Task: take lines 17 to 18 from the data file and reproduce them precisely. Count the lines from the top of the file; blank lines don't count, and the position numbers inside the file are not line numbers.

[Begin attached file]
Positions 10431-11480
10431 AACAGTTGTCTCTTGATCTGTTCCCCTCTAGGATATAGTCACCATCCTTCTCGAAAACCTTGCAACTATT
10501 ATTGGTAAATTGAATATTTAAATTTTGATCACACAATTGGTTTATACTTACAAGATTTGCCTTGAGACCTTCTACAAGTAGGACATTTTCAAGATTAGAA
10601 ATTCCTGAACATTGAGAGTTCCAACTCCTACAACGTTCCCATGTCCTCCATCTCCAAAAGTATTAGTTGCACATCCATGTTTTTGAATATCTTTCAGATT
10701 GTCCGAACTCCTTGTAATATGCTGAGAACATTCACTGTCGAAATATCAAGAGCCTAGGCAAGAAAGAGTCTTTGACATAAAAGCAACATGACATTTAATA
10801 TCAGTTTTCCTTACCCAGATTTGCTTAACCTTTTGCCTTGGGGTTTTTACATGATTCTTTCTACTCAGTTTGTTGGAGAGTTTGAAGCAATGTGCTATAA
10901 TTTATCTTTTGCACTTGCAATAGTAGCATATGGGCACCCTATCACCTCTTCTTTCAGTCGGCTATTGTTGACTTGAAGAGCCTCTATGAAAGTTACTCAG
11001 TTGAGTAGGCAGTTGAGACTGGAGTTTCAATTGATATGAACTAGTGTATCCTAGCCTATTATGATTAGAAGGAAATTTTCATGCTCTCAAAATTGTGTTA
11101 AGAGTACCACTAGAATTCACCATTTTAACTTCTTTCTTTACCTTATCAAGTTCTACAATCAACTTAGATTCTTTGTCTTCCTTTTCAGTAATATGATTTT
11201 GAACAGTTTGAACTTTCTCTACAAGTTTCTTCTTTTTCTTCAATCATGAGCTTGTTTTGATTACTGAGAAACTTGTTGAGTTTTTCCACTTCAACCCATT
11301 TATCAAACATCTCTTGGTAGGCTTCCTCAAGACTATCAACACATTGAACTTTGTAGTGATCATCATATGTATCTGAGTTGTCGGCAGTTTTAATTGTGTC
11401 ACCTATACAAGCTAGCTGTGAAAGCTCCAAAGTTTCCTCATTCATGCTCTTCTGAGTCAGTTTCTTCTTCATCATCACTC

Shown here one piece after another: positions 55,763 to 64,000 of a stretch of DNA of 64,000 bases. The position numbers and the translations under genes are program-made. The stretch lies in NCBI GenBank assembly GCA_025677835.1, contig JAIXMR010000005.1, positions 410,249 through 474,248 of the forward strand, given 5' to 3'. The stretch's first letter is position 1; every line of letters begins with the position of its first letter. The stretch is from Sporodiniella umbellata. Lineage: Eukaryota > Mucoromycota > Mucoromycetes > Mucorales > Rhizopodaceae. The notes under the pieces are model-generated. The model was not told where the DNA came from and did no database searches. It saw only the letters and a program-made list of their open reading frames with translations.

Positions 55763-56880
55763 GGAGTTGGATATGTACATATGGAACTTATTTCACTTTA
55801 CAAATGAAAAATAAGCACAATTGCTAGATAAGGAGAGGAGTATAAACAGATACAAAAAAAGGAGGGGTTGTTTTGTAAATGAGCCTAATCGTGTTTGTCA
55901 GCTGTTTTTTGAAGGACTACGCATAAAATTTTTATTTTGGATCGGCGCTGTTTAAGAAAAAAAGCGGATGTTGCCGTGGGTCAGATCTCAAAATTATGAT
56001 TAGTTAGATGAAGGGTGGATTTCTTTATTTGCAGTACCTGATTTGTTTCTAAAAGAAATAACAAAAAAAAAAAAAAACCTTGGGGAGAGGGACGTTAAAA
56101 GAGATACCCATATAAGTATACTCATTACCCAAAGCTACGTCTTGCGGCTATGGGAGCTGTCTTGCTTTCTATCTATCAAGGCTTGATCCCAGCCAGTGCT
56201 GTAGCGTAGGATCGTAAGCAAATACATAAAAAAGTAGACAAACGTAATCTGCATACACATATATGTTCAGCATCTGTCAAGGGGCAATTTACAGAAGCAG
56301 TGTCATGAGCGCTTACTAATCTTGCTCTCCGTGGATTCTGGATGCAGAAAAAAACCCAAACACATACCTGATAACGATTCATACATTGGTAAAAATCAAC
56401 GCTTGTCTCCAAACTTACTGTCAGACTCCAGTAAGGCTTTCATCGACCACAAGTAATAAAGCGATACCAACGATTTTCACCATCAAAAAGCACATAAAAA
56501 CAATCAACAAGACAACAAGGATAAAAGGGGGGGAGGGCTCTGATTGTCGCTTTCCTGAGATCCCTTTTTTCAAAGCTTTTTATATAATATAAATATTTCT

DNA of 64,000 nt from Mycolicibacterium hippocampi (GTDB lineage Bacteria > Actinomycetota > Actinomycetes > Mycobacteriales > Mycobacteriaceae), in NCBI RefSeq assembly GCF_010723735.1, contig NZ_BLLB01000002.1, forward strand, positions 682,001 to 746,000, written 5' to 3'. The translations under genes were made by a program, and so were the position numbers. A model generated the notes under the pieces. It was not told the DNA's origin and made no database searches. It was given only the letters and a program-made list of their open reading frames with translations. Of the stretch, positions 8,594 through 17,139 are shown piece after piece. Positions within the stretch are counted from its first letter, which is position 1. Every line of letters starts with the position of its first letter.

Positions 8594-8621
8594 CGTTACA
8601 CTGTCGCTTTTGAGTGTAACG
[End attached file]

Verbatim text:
55901 GCTGTTTTTTGAAGGACTACGCATAAAATTTTTATTTTGGATCGGCGCTGTTTAAGAAAAAAAGCGGATGTTGCCGTGGGTCAGATCTCAAAATTATGAT
56001 TAGTTAGATGAAGGGTGGATTTCTTTATTTGCAGTACCTGATTTGTTTCTAAAAGAAATAACAAAAAAAAAAAAAAACCTTGGGGAGAGGGACGTTAAAA